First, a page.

With school out, the period of the year designated for formal education has come to a close. Nevertheless, for many children, summer presents different types of education, many of them negative or dangerous. While parents find relief in not having to supervise studying, prepare for tests or make lunches, in some ways more supervision is necessary this time of year than any other.
As we head into the summer, I want to share with you some reminders of precautions we must take and conversations we need to have:
The lack of homework often translates into much more time available to watch TV and surf the web. There are a great deal of damaging images, themes and content for adults, let alone children, easily accessible today. Do your children’s devices have filters and do you monitor both the amount time they spend and how they use their technology? Are there guidelines and limitations on what they can watch and access?
When children wander and roam the neighborhood with no particularly destination in mind, they can find trouble. Are you comfortable with how they are presenting themselves as they leave your house? Have you reviewed stranger danger? Do you know where your children are headed, who else will be there, that they got there, and what they did there? Are you comfortable with who is driving if it is a friend or peer?
Summer generally signifies a break, but our religious identity and responsibilities are never on hold. Do you encourage your children to daven each day, find time to learn, and engage in positive and growth-oriented activities, like chesed and volunteer opportunities, even when off from school?
Experimentation with, and abuse of, substances among young people, is a growing epidemic. Be aware of signs you should look for and changes in behavior that might indicate a problem. Do you monitor your liquor cabinet and do you monitor how you consume liquor, particularly in front of your children? Do you model moderation and appropriateness and set a good example?
Is your home physically safe? Is your pool fence sturdy and closed? Are you careful to make sure children don’t swim unsupervised or alone? Are all of your smoke detectors & carbon monoxide detectors in appropriate locations and working? (If anyone cannot afford them, please contact me). Do you have a routine to ensure you locked the doors to your car and home?
Lastly, while the world is generally a safe place and the people our children are exposed to are almost always appropriate and safe, sadly the threat of abuse is real. Research has consistently shown that the most important and effective tool to protect our children is education. As loving and trusted parents, we have the capacity to safeguard our children, but it means having a difficult and uncomfortable conversation.
Rabbi Yakov Horowitz, an experienced and respected voice on the topic of child safety education, identifies four points to communicate to our children in order to empower them to protect themselves and to transform them into difficult targets for predators:
No secrets from parents – In a non-anxious, calm conversation we must remind our children that we love them beyond words and that they can feel confident confiding in us about absolutely anything. We must make them recognize that we take them seriously, we will honor their concerns and fears, and we will always do everything in our power to serve their best interests.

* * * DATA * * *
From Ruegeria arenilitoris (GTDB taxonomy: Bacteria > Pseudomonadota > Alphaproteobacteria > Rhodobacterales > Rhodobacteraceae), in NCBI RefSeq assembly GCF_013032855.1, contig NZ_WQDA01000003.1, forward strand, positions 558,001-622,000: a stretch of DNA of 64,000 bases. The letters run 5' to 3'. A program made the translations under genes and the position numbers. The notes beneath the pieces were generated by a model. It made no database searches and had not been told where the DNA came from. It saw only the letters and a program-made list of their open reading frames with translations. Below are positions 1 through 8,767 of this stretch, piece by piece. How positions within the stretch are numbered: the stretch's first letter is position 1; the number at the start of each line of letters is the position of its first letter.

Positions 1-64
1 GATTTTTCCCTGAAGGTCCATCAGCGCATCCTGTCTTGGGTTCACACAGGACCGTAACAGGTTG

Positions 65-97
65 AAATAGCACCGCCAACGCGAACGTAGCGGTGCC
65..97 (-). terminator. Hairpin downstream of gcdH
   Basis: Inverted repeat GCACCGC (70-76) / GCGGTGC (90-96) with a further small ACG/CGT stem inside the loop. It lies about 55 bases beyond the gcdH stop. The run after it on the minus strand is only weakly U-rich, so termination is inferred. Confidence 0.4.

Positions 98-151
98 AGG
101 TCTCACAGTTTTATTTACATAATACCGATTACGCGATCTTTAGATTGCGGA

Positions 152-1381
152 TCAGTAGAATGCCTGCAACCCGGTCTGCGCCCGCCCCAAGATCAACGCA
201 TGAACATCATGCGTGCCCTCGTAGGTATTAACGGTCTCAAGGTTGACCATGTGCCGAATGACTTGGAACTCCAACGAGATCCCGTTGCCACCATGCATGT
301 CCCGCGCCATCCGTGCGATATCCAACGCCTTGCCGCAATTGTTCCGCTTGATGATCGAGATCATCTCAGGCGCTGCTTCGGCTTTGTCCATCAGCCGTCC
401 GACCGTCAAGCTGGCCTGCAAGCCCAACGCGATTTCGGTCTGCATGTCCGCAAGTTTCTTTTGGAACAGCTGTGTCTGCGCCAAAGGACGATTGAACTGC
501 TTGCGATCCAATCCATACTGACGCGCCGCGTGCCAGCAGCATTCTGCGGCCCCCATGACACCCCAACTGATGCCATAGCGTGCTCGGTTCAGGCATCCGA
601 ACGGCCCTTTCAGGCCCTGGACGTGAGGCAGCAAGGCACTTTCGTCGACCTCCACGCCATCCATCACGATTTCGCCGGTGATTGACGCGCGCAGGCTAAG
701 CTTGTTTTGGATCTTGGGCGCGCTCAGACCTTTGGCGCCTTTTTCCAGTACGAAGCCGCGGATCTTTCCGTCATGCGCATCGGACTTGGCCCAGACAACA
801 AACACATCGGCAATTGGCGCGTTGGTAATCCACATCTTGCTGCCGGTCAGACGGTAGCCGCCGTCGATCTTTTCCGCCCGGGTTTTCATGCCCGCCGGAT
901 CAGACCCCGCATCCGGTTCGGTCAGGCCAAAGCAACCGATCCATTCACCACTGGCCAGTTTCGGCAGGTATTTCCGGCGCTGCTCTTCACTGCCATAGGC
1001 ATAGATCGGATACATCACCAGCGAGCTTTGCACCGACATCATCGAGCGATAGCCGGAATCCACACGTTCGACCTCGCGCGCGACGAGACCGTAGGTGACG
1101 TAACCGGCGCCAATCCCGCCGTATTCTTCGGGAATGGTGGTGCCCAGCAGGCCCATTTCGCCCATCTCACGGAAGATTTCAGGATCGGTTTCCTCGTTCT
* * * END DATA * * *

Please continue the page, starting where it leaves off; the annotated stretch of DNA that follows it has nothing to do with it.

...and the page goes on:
Your body belongs to you – It is crucial for children to understand the concept of personal space and that our bodies belong to us, and us alone. Our private parts are ours and absolutely nobody—not a friend, family member, or person in any position of authority—can have access to them.
Good touch/bad touch – Not every touch is bad and qualifies as abuse. However, there is touch that is categorically wrong and should set off an alarm for our children. They must understand the difference so that they can be aware and respond appropriately.
No one should make you feel uncomfortable – Lastly, we must communicate to our children that no one should make them feel uncomfortable. If they do, they have a right to walk away and tell someone they trust.
Too many parents are avoiding this talk because they think they will introduce their children to a topic that will make them fear adults and worry excessively. The experts explain, however, that rather than fear adults, children will feel safer knowing they can trust their parents and will feel empowered to protect themselves going forward. While it is never comfortable to broach this subject, good opportunities for bringing it up can be bath times for young children, clothes shopping for older children, or at the time of a doctor’s appointment.
Should God forbid an issue arise, the best way to respond to our children is to tell them that we believe them and that we will react swiftly and appropriately. Halacha (Jewish law) is clear that safety concerns must be reported to the appropriate authorities and all mandated reporting laws must be observed. Remaining silent, covering up, or excusing inexcusable behavior leaves other children vulnerable to abuse and trauma that will haunt them their entire lives and inflict what can be irreparable damage.
May our children remain safe and may Hashem grant us the courage and strength to be vigilant in protecting them.